One can also point to another setback in the sector as the cost of the finished products or materials as against imported ones. It is a known fact that textile traders are mostly adamant when it comes to cutting the fabric into smaller yards for customers thus buying the full piece wards off customers because of the price and less need for such volume of fabric.
Textiles - Government's Intervention
Over the years, various governments have tried making the textile industry vibrant to help make it a major player in the economy. Former President Kuffour instituted a 'National Friday Wear Policy ' in November 2004 which was championed by the Ministry of Trade and Industry under the leadership of Alan Kojo Kyeremateng. The initiative was aimed at projecting a unique Ghanaian identity through the use of local fabric and designs as a corporate wear.
This was followed by a failed attempt by the Ministry of Trade and Industry to move a step ahead to make the Ghana fabric an everyday wear under the leadership of Hanna Tetteh--the attempt failing as a result of attitude and negative conceptions about the fact that the Ghanaian fabric and designs are not corporate enough to be used every day.
Lately, government has put plans in place to curb the influx of textiles products from across the world and other African countries to help boost the sales and patronage of Ghana made textiles.
Government has also tried in its intervention to boost the textile sector, to allow only one entry point for textiles and textile products-- Takoradi port which is known as the single import corridor --to check the inappropriate entries of textiles through unauthorized routes and also a physical examination of such textiles to ensure that quality standards are adhered to.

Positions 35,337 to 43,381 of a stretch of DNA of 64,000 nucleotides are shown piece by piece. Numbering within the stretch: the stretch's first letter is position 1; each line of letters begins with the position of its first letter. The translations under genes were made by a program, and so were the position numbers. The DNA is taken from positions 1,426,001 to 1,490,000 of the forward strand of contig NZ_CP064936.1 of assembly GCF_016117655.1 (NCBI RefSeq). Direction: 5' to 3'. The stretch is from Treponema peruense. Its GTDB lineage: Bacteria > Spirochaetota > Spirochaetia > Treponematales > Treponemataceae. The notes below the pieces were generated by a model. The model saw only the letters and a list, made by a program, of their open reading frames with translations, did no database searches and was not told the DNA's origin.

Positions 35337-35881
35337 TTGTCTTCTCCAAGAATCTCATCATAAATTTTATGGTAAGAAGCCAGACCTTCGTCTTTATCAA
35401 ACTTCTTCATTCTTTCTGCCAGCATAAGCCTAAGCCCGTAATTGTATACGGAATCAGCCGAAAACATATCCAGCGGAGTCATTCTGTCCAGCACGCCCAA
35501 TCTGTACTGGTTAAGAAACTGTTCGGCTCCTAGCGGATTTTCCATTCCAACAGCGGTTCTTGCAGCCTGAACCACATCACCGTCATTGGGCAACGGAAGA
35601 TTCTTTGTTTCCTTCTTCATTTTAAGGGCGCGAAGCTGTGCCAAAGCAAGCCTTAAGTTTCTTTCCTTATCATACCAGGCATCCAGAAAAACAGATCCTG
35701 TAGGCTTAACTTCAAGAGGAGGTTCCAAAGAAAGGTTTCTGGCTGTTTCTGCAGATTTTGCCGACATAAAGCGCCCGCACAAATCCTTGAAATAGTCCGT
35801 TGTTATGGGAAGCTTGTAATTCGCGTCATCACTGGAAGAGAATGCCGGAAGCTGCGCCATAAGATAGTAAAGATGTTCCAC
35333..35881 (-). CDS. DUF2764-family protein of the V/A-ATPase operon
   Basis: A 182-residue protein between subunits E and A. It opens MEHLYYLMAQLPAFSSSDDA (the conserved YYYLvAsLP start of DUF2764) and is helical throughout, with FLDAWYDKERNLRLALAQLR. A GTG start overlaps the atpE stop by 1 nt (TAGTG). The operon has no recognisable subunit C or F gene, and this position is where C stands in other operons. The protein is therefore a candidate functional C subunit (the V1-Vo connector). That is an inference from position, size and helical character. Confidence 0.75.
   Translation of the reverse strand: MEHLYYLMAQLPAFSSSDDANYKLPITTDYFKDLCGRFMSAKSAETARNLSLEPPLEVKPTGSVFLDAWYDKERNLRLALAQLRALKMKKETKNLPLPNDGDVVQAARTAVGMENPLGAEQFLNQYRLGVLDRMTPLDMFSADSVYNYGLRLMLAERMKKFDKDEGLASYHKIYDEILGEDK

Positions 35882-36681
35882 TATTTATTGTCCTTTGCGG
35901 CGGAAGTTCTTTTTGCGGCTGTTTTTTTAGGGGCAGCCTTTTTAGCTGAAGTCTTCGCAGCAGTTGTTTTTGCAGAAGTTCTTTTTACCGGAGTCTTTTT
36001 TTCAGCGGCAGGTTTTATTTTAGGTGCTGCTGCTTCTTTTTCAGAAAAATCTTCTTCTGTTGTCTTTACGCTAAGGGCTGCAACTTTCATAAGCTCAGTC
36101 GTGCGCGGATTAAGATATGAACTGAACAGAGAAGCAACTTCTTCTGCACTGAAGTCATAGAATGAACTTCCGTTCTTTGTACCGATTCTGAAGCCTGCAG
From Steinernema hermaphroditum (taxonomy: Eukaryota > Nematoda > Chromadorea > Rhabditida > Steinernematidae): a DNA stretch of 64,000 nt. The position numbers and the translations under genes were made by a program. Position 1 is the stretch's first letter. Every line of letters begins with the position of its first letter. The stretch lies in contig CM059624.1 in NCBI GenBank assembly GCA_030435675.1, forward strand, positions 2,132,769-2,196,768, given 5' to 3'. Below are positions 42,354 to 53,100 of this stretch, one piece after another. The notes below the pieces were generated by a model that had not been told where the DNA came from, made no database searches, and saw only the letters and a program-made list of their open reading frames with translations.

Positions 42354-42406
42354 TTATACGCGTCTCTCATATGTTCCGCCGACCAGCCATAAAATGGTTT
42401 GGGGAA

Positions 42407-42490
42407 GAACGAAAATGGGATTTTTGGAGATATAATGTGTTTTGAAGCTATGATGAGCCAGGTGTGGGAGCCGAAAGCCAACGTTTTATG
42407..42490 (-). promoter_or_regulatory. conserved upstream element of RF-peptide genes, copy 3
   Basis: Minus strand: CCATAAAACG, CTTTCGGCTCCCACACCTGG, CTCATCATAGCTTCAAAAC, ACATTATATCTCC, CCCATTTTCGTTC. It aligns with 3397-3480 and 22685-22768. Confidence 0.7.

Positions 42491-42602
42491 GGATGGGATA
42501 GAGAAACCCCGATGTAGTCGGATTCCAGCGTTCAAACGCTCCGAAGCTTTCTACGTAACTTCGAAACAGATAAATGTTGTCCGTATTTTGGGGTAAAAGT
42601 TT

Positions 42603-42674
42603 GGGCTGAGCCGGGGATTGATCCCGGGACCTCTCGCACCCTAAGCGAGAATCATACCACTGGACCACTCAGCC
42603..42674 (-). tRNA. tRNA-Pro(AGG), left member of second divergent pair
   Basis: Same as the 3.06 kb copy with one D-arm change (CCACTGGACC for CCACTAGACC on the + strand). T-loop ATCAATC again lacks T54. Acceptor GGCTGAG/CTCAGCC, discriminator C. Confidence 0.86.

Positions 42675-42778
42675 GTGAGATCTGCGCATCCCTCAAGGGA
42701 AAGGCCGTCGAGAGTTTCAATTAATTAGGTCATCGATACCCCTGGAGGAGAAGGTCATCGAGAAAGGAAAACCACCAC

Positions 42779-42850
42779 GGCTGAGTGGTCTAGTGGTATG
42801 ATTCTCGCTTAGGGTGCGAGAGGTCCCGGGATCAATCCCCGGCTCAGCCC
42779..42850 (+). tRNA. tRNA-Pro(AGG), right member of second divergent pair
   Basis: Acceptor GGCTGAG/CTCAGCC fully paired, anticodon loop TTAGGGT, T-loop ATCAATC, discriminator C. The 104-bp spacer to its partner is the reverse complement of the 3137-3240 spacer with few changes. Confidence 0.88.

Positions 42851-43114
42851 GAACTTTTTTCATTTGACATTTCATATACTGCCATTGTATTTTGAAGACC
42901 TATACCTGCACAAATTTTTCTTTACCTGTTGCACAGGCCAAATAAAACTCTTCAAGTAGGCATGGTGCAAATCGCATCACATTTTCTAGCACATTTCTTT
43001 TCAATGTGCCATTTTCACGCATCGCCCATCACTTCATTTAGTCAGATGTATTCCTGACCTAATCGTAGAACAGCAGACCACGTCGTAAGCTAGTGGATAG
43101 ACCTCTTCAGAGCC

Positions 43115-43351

Aside the measures mentioned above, a task force was set up to check illegal entry of textiles and as well protect the intellectual property of Ghanaian textile designers by encouraging designers and stakeholders to register their designs to avoid it being stolen and printed by other countries.
As the saying goes, "leadership by example", President Akufo-Addo after assuming office as Head of State can be said to be championing the 'National Everyday Wear Policy agenda' as he can be seen wearing it everyday, which I believe has compelled his Ministers to follow suit.
The move by the president, no doubt, has implications for individuals in the textile business, factories and the entire economy. First, it has the potential of marketing Ghana positively through foreign exchanges, increased sales and employment creation and also an available ready market for Ghanaian textiles across the continent.
The fabric, which is suitable for the harsh weather conditions, also brings health benefits since weather patterns vary from one country to another.
The textile fabric in sub Saharan Africa and can be a protective shield against excessive cold weather depending on the styles and shapes adopted in sawing to suit the weather conditions.
There is an important need for all to endeavor to rally behind our president to sell, promote, and engender the cause of wearing fabrics made in Ghana to boost our textiles and cotton industries, enhance trade and foreign exchange and stimulate good health among its populace in line with the temperature of West Africa.
President Akufo-Addo has actually walked the talk in reference to his popular slogan "I believe in Ghana".
Believing in Made-in-Ghana textiles-- we can build a collective better Ghana through wealth creation across the world thus discourage people from copying other cultures without thinking-- swallowing everything western hook, line and sinker. It is time Ghana and, therefore, Ghanaians abandon that path and endeavor to instill in our future leaders some sense of patriotism which include teaching and allowing them to express themselves in the Ghanaian language, (ewe,ga,twi,dangbani, krobo) among others; eating Ghanaian dishes (banku, akple, abolo, yakayakey, kenkey, red red, ampesi) and other delicacies, as well as inculcating in them Ghanaian values and norms which would keep the Ghanaian flame ablaze for all generations to come.
The writer is a staff of the Information Services Department.